TX errors 0  dropped 0 overruns 0  carrier 0  collisions 0
        device interrupt 20  memory 0xf5200000-f5220000

eth1: flags=4163<UP,BROADCAST,RUNNING,MULTICAST>  mtu 1500
        inet 192.168.7.1  netmask 255.255.255.252  broadcast 192.168.7.3
        inet6 fe80::caa0:30ff:fea6:9890  prefixlen 64  scopeid 0x20<link>
        ether c8:a0:30:a6:98:90  txqueuelen 1000  (Ethernet)
        RX packets 1155  bytes 133698 (130.5 KiB)
        RX errors 0  dropped 0  overruns 0  frame 0
        TX packets 1845  bytes 246559 (240.7 KiB)
        TX errors 0  dropped 0 overruns 0  carrier 0  collisions 0

lo: flags=73<UP,LOOPBACK,RUNNING>  mtu 65536
        inet 127.0.0.1  netmask 255.0.0.0
        inet6 ::1  prefixlen 128  scopeid 0x10<host>
        loop  txqueuelen 0  (Local Loopback)
        RX packets 36122  bytes 3264592 (3.1 MiB)
        RX errors 0  dropped 0  overruns 0  frame 0
        TX packets 36122  bytes 3264592 (3.1 MiB)
        TX errors 0  dropped 0 overruns 0  carrier 0  collisions 0

wlan0: flags=4163<UP,BROADCAST,RUNNING,MULTICAST>  mtu 1500
        inet 192.168.0.100  netmask 255.255.255.0  broadcast 192.168.0.255
        inet6 fe80::3a59:f9ff:fee1:92fd  prefixlen 64  scopeid 0x20<link>
        ether 38:59:f9:e1:92:fd  txqueuelen 1000  (Ethernet)
        RX packets 54279  bytes 42408319 (40.4 MiB)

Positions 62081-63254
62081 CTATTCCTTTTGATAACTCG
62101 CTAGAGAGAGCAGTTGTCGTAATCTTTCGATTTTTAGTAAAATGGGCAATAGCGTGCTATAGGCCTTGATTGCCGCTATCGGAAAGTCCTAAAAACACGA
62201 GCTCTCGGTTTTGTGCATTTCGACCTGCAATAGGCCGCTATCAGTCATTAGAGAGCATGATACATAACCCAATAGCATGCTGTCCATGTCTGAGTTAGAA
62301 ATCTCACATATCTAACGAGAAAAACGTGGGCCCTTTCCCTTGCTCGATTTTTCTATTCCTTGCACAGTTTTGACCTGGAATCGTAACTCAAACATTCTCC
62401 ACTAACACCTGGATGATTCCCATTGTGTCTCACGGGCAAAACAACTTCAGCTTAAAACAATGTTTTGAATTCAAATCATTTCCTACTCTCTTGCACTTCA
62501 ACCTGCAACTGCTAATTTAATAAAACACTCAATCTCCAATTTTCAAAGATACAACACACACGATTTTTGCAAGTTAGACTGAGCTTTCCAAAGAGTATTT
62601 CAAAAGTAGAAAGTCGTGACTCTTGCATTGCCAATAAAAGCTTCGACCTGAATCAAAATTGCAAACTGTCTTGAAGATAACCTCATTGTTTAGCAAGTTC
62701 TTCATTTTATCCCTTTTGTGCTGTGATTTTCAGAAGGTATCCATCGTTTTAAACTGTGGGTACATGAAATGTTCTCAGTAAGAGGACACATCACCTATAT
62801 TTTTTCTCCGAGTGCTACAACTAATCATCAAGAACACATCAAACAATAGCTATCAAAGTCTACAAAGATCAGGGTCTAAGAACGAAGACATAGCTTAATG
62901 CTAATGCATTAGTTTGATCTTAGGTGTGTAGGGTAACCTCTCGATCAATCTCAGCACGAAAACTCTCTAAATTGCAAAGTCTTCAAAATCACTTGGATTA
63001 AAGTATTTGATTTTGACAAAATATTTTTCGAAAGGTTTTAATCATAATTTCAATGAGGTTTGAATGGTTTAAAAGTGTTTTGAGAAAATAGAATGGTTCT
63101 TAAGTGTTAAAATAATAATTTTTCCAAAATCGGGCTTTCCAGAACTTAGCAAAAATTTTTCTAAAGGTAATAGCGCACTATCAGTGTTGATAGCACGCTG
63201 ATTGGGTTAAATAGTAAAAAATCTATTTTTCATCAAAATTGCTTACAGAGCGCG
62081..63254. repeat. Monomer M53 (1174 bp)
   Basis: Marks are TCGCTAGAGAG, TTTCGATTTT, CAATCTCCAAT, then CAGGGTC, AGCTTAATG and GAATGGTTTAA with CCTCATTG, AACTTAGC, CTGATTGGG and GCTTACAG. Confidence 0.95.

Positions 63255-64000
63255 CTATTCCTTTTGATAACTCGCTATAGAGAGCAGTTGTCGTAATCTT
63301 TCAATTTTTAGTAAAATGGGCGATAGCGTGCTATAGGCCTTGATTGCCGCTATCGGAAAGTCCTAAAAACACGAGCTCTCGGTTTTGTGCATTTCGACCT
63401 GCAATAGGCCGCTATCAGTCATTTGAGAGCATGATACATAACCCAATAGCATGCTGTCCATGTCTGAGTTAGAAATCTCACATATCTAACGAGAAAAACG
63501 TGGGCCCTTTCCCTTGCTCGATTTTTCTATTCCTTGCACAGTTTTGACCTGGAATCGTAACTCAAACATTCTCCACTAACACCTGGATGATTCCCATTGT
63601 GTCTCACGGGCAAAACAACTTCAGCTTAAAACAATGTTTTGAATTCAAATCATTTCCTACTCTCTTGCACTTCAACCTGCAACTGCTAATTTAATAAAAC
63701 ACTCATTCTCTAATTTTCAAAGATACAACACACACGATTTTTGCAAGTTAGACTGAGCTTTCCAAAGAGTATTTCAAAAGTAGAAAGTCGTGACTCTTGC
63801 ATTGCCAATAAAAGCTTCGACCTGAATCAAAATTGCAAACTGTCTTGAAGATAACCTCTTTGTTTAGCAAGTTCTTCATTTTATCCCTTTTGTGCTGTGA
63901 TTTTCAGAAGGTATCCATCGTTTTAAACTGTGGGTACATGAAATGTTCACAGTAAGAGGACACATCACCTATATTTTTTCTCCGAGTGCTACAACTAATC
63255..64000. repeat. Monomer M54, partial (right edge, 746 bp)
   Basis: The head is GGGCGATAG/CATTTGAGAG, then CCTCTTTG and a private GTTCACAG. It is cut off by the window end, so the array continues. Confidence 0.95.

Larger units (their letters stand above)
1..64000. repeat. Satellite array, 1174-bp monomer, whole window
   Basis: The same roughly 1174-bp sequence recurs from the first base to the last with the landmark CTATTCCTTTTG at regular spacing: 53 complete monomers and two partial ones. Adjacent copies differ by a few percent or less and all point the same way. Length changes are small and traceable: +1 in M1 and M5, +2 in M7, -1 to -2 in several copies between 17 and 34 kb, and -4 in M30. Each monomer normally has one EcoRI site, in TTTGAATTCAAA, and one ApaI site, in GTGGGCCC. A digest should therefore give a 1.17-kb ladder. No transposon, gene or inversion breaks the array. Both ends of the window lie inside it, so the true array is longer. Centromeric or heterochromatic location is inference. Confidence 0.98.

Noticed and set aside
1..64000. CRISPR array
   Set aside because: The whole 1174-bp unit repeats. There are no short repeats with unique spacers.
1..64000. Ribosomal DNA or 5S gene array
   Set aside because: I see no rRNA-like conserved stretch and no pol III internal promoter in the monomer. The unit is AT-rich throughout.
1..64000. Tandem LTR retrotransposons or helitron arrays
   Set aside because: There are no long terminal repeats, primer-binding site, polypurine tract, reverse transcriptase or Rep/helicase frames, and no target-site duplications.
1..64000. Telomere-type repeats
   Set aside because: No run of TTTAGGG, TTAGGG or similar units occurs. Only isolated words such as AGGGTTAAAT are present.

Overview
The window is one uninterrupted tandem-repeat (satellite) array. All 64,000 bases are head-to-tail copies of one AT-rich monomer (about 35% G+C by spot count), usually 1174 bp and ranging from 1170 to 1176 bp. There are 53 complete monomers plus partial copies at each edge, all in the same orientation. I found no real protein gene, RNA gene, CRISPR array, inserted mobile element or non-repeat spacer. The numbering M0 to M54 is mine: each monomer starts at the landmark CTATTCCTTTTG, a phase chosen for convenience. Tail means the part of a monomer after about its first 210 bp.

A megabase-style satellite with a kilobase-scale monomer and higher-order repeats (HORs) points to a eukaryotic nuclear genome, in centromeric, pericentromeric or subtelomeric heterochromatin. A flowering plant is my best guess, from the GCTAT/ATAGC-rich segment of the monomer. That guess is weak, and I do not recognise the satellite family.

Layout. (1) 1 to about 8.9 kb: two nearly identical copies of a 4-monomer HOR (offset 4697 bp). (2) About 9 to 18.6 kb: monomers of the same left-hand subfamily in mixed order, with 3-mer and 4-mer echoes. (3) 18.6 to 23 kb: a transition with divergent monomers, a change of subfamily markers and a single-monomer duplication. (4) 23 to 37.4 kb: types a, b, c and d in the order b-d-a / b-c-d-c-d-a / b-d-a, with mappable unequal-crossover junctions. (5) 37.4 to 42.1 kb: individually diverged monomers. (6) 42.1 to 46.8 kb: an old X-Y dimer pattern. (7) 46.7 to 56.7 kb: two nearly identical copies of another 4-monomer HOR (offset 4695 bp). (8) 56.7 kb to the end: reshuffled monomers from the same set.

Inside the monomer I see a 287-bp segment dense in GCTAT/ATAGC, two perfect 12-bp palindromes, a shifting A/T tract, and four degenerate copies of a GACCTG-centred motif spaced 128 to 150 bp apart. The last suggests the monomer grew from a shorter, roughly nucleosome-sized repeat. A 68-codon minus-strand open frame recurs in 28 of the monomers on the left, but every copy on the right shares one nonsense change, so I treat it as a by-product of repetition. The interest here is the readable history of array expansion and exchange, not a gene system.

RX errors 0  dropped 0  overruns 0  frame 0
        TX packets 77895  bytes 9970485 (9.5 MiB)
        TX errors 0  dropped 0 overruns 0  carrier 0  collisions 0


And this is route -n on my laptop:

Code:
dion@moult ~ $ route -n
Kernel IP routing table
Destination     Gateway         Genmask         Flags Metric Ref    Use Iface
0.0.0.0         192.168.0.1     0.0.0.0         UG    305    0        0 wlan0
127.0.0.0       127.0.0.1       255.0.0.0       UG    0      0        0 lo
192.168.0.0     0.0.0.0         255.255.255.0   U     305    0        0 wlan0
192.168.7.0     0.0.0.0         255.255.255.252 U     8      0        0 eth1


I have run (and tried both with iptables started and stopped):

Code:
iptables -t nat -A POSTROUTING -o wlan0 -j MASQUERADE


and to enable ip forwarding (yes, I have CONFIG_IP_ADVANCED_ROUTER enabled in kernel)

Code:
echo 1 > /proc/sys/net/ipv4/ip_forward


Still can't ping any internet site on the beaglebone. Any ideas?
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NeddySeagoon
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Joined: 05 Jul 2003
Posts: 31633
Location: 56N 3W

PostPosted: Sat May 11, 2013 10:07 pm    Post subject: Reply with quote

Moult,

You can either set your laptop up as a router
I suppose you have Gentoo there :)

Or you can run PPP between the laptop and beaglebone and give both endpoints addresses in the 192.168.0.0/24 subnet.
Then it will all JustWork. You will need a script to start PPP on the laptop. This is what I used to do or my iPaq.

Code:
root@beaglebone:~# ping 88.198.98.200
PING 88.198.98.200 (88.198.98.200) 56(84) bytes of data.
From 169.254.149.95 ...
says the beaglebone has the link-local IP of 169.254.149.95, which is not what you claimed